Keeping Up Appearances – Internal and External Customer Care

Companies are happy to focus thousands of pounds on external customer service hoping to woo and retain customers. I know because at Stratus we are the happy recipients of some of that spending in terms of Customer Service training. Yet little attention is paid to the effect poor internal customer service has on customer satisfaction. It all starts within the organisation. Sooner or later the ripple effect of poor internal customer service reaches your customers. So if customers are to receive an excellent service then you need to treat your colleagues as customers too!

The internal customer chain works when everyone pulls in the same direction and there are no weak links. However it’s bad news when ‘Them & Us’ barriers start to develop between different teams or departments. Even though you might want to change things, you and your colleagues don’t always start with a clean sheet. There are bound to have been (perhaps unavoidable) problems in the past which might have left a feeling of dissatisfaction.

So, how can you play a positive role in giving your colleagues good internal customer service and also how can you encourage them to do the same for you? It’s not the blockbuster projects, but close attention to small details that makes the difference. Here are some common sense tips for better internal service:
• Respond to people without being chased by them (as easy as putting a date in your diary and placing a phone call; takes maybe five minutes)
• Keep colleagues informed about what’s happening on a project (such as copying them on an e-mail, simple yet mightily effective)
• Arrive on time for meetings (so others don’t waste time waiting for you)
• Never complain within earshot of customers. It gives them the impression your company isn’t well run, shaking their confidence in you.
• Never complain to customers about other employees, however justified. Who wants to do business with a company whose people don’t get along with each other?
• Build bridges between departments. This can be done through cross training, team events and out-of-hours social events as well as day-to-day niceties.

Once you have put plans in place to ensure your internal customer care is working well, then you can look at what you can do to improve the experience of your external customers. This is where our Three ‘C’s come into play.

The Three ‘C’s of Classic Customer Care

Over the years Stratus has delivered many successful customer care workshops but what is the real secret? There is plenty of debate around what people want from excellent customer service but we feel it boils down to three basic requirements. Give your customer the three things they want more than anything else – Control, Choice and Contribution. Great sentence – what does it actually mean?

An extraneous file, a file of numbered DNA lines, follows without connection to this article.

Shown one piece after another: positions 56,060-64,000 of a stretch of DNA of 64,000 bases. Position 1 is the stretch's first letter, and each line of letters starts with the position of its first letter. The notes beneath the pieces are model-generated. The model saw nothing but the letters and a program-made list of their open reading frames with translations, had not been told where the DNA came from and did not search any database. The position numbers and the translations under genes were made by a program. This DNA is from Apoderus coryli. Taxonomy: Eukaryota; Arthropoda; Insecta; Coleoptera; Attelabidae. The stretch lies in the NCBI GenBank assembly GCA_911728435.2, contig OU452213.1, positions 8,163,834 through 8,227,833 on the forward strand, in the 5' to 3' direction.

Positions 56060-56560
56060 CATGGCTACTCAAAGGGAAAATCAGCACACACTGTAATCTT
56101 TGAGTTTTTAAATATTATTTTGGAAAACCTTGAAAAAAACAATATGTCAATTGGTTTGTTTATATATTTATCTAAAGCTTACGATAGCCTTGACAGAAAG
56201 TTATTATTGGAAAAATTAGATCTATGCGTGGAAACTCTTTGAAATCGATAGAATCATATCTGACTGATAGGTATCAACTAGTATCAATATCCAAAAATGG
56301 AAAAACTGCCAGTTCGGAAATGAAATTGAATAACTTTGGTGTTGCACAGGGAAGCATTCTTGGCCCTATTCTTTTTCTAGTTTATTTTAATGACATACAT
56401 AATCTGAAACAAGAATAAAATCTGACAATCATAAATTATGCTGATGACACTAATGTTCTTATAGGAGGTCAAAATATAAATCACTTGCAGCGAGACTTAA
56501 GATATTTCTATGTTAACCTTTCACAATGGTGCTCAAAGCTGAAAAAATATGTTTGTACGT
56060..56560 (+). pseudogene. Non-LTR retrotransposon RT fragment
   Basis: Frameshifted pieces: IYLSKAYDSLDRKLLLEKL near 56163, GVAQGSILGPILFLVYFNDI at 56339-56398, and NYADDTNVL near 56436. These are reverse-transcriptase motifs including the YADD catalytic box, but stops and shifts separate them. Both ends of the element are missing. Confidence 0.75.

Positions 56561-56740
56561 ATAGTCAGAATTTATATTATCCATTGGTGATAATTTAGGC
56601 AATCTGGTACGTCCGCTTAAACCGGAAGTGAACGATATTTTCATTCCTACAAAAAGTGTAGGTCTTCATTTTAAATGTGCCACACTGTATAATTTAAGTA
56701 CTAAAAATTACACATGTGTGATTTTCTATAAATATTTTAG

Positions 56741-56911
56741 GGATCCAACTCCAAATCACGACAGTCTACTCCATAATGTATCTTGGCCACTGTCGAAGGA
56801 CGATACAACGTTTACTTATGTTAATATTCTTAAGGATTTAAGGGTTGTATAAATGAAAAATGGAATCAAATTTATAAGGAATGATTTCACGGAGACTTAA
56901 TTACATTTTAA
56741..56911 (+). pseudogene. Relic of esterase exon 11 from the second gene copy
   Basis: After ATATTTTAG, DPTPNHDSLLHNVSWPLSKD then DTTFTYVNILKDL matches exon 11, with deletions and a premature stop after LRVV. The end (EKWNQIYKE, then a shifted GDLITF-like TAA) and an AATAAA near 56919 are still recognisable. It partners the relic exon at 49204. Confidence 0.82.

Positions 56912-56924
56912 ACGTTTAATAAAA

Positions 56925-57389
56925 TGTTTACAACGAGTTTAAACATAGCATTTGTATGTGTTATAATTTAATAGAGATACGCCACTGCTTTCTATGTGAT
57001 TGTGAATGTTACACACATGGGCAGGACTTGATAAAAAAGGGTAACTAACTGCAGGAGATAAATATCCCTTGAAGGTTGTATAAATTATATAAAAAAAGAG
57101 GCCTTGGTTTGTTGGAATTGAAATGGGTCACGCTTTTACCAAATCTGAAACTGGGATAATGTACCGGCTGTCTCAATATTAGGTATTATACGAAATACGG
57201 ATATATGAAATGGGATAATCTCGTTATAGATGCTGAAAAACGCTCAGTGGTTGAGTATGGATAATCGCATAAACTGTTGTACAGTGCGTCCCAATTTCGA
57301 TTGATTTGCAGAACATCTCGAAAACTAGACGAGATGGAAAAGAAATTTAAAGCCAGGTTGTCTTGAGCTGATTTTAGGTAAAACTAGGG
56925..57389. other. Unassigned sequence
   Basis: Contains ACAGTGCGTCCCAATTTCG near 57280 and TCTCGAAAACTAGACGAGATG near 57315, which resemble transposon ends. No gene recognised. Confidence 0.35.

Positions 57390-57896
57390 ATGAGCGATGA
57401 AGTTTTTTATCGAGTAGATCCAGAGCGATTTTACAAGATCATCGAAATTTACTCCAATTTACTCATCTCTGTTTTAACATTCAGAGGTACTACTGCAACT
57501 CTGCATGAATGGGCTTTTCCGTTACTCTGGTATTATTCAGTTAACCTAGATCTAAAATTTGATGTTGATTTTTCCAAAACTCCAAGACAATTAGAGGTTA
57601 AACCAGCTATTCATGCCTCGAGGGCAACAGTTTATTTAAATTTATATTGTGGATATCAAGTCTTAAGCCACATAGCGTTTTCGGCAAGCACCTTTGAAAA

The ability to affect the outcome of a situation or event in a way that brings the ‘correct’ results

When people feel out of control or impotent they tend to micro-manage the few areas where control remains, becoming picky and awkward over the most trivial of things. An airline passenger who is not in control of when the aircraft takes off and is not flying the vessel can become quite pedantic about something minor, such as the stowage space above their seat. If other passengers’ bags are already installed there, much grumbling and spreading of belongings to ‘own’ a bit of the environment can ensue! The problem isn’t the lack of room, it’s the lack of control.

Perceived flexibility, variety or room for manoeuvre.

People can become bewildered with too much choice but most baulk against being ‘told what to do.’ It is not the breadth of choice; rather it is the power that comes with the act of being able to choose that feels good. You don’t need to give a small child a whole menu to choose from in order for them to feel happy about eating their dinner. Often a choice of chicken or ham is enough to help them flex their ‘choice muscles’

Ability to add input for a common purpose or to suggest solutions.

Being consulted helps people feel important and nurtured. If the customer doesn’t feel able or allowed to contribute to the conversation/proceedings then they can feel displaced. In customer complaints where some recompense is in order, you may find that given the opportunity to contribute to a solution, the customer a) knows exactly what would make them feel satisfied and b) often wants less than you expected them to ask for – or indeed less than you were prepared to offer. But it is their solution so that is what makes it OK.

Action Point: If you would like to learn more about creating a great customer care environment – or if you want to learn more about providing the three ‘C’s to your customers, contact us using the details below to arrange a more in-depth chat with one of the Stratus team.

Sonya O’Sullivan – Stratus Associates Ltd
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About the Author

Alex McCann

Alex McCann runs Altrincham HQ - a Social Media Marketing company with 100+ recommendations on Linkedin and ranked Number 1 for Social Media Marketing in the UK on Freeindex


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